Austin Letter

Trusted Insights and Perspectives Since 1979

January 30, 2015

Neal Spelce Austin Letter Masthead
 

Volume 36, Number 43

You are well aware current construction of dozens of office buildings, highrise apartments, and condo towers push Austins economic vibrancy statistics into the stratosphere.  But did you know UTAustin has more than a million square feet under construction that is not being counted in commercial real estate categories?  Yep, and in their own way, those three buildings will provide immeasurable longterm economic benefits to the Austin area.

Using a mix of public and private money, UTAustin has three huge construction projects underway within a stone’s throw of the State Capitol.  Of course all construction work gives a shot in the arm to the local economy.  But it is after these three projects are “open for business” that the real benefits begin to flow for years and years – more than offsetting the fact UTAustin buildings do not pay property taxes.  Check ’em out:

Dell Medical School complex.  This one has gotten all the attention.  DellMed will offer more than just training docs and providing top-notch health care innovations.  It will be an incubator for leadingedge research that could lead to new products.  And it is planning to cooperate with private sector enterprises.

Another engineering school building.  With the growing emphasis on engineering breakthroughs, the output of new ideas and highly educated grads are needed more than ever in the ever-evolving Austin area economy.  This will continue long after the construction stops.

Business School Building adjacent to the AT&T Conference Center.  The new edifice will expand the capabilities of the Center, bringing more and larger business-oriented meetings to the campus.

These three buildings have moved off the drawing boards.  The money has been allocated and it is being spent to push the buildings to completion.  Also, even though it is not part of UTAustin, we should add another building to this list – a downtown office structure for offices to house the UTSystem.  This new high-rise will trigger the sale of other downtown buildings (currently housing UTSystem personnel) to the private sector.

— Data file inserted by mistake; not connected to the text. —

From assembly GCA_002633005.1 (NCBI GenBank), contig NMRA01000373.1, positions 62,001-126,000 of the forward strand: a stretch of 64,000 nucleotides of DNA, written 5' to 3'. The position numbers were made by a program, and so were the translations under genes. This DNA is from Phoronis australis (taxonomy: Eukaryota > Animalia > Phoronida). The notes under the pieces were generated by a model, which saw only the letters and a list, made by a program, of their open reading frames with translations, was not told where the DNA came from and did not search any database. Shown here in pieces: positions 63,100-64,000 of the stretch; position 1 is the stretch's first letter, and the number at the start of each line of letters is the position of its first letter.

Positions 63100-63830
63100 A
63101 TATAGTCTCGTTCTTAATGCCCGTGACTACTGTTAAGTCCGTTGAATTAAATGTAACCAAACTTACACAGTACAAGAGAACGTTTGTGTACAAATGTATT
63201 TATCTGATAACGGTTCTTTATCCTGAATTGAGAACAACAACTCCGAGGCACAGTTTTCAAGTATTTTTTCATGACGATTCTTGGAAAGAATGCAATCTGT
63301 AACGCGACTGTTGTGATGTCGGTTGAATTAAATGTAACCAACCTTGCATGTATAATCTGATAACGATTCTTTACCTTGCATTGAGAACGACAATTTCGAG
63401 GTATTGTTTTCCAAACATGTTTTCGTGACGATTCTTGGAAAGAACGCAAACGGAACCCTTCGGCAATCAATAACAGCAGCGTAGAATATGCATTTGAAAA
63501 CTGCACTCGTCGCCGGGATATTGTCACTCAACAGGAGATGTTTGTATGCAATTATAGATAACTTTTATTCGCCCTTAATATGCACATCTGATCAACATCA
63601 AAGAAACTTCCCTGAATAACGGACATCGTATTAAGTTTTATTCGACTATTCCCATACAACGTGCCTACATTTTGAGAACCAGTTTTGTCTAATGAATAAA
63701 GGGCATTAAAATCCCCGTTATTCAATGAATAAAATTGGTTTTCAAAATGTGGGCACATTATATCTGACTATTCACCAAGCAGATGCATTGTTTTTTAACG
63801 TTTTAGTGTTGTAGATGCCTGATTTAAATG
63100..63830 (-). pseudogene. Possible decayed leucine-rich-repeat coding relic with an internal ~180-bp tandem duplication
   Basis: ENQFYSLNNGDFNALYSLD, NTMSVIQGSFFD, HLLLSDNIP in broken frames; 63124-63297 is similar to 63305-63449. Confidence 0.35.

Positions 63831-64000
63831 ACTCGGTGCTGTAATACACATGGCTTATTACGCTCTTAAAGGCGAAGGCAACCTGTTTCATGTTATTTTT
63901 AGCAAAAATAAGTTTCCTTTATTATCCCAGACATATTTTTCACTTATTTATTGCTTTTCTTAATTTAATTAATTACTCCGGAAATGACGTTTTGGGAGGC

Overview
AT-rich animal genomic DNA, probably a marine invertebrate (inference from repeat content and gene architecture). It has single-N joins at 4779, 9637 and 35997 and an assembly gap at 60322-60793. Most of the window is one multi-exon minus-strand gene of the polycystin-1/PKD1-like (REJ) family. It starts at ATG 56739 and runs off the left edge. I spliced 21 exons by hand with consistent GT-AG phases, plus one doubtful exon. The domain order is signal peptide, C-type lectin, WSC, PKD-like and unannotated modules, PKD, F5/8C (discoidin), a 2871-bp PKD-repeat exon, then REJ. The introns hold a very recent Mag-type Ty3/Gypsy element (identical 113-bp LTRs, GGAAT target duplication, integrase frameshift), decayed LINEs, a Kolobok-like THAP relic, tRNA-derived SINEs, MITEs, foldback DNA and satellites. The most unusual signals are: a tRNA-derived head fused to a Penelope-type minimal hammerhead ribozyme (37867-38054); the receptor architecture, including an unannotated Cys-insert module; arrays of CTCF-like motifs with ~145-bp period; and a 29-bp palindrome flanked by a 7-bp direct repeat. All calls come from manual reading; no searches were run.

By the way, a longtime subscriber reminded us this week that a phrase we coined decades ago is even more true today:  “If you want to stop growth in Austin, move UTAustin to Amarillo.”

 

 

By every recent measure weve seen, the phenomenal growth of the Austin areas population is predicted to continue for the foreseeable future.  Oh sure, the numbers vary.  But the variance is minimal and the trend is for more of the same.

For instance, Forbes annually projects the fastest growing cities in the US.  Last year, it pegged Austin’s population increase at 2.52% to rank #1 in the US.  This week, it said Austins growth will slow in 2015 and it dropped Austin out of the #1 spot.

Horrors!  Has Austin lost its mojo?  Not at all.  It dropped its projection for Austin from 2.52% in 2014 to – stand by – 2.51% in 2015.  It wont even be noticeable.

How about translating the percentages into warm bodies?  Okay.  Three different scenarios were laid out by the Urban Institute – worst case, average, best case — over the next 20 years, starting with a base metro population of 1.7 million in 2010.  Worst case in 2030, 2.3 million Average case, 2.7 million Best case, 3.2 million people in the 5-county metro.

 

 

Since its founding, the Austin area has always recorded solid growth.  Frankly, its always been a good place to liveBut now the growth is boosted by the steroids of amazing job creation amidst Texass economic performance.

It’s kinda chicken-egg situation.  Are jobs the magnet?  Or is Austin itself a magnet?  Forget trying to answer that question.  Doesn’t matter.  It’s happening.  When the two work in tandem, it is a case study in healthy economic performance.

Look at these facts.  In December 2014, the civilian labor force in the metro was 1,023,200.  Okay.  The number of those who had jobs was 988,300.  The number of unemployed was 34,900.  As a result, the unemployment percentage was 3.4%.

Compare to a year ago, in December 2013.  The civilian labor force was 1,016,100. Of those, 970,400 had jobs.  The number of unemployed was 45,700 for a 4.3% unemployment rate.

Do the math.  The labor force increased by 7,100Those who had jobs increased by 17,900.  Chew on that for a minute.  The result is that those who didn’t have jobs dropped by 10,800.  Now think about that.